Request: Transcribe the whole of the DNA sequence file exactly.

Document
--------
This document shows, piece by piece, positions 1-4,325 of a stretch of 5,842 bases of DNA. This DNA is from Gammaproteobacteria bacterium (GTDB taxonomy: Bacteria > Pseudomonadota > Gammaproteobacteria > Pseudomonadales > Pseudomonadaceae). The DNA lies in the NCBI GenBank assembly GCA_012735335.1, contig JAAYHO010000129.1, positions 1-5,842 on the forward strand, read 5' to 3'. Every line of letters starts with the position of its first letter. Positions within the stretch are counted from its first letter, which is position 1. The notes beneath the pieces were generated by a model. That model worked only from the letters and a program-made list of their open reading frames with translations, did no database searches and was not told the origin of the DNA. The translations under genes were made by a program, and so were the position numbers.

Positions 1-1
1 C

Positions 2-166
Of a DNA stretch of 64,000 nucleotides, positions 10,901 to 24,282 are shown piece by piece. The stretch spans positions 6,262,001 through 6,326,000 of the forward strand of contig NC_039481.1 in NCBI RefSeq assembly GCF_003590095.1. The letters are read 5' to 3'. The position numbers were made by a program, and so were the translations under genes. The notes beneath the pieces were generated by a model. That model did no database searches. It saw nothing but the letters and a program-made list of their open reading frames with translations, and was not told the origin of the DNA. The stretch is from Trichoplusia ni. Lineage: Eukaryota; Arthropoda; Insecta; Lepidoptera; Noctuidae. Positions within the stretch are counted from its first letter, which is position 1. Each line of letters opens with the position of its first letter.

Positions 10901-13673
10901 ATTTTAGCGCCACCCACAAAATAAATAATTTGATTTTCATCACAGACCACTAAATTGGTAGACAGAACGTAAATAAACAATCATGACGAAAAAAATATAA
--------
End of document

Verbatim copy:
This document shows, piece by piece, positions 1-4,325 of a stretch of 5,842 bases of DNA. This DNA is from Gammaproteobacteria bacterium (GTDB taxonomy: Bacteria > Pseudomonadota > Gammaproteobacteria > Pseudomonadales > Pseudomonadaceae). The DNA lies in the NCBI GenBank assembly GCA_012735335.1, contig JAAYHO010000129.1, positions 1-5,842 on the forward strand, read 5' to 3'. Every line of letters starts with the position of its first letter. Positions within the stretch are counted from its first letter, which is position 1. The notes beneath the pieces were generated by a model. That model worked only from the letters and a program-made list of their open reading frames with translations, did no database searches and was not told the origin of the DNA. The translations under genes were made by a program, and so were the position numbers.

Positions 1-1
1 C

Positions 2-166
Of a DNA stretch of 64,000 nucleotides, positions 10,901 to 24,282 are shown piece by piece. The stretch spans positions 6,262,001 through 6,326,000 of the forward strand of contig NC_039481.1 in NCBI RefSeq assembly GCF_003590095.1. The letters are read 5' to 3'. The position numbers were made by a program, and so were the translations under genes. The notes beneath the pieces were generated by a model. That model did no database searches. It saw nothing but the letters and a program-made list of their open reading frames with translations, and was not told the origin of the DNA. The stretch is from Trichoplusia ni. Lineage: Eukaryota; Arthropoda; Insecta; Lepidoptera; Noctuidae. Positions within the stretch are counted from its first letter, which is position 1. Each line of letters opens with the position of its first letter.

Positions 10901-13673
10901 ATTTTAGCGCCACCCACAAAATAAATAATTTGATTTTCATCACAGACCACTAAATTGGTAGACAGAACGTAAATAAACAATCATGACGAAAAAAATATAA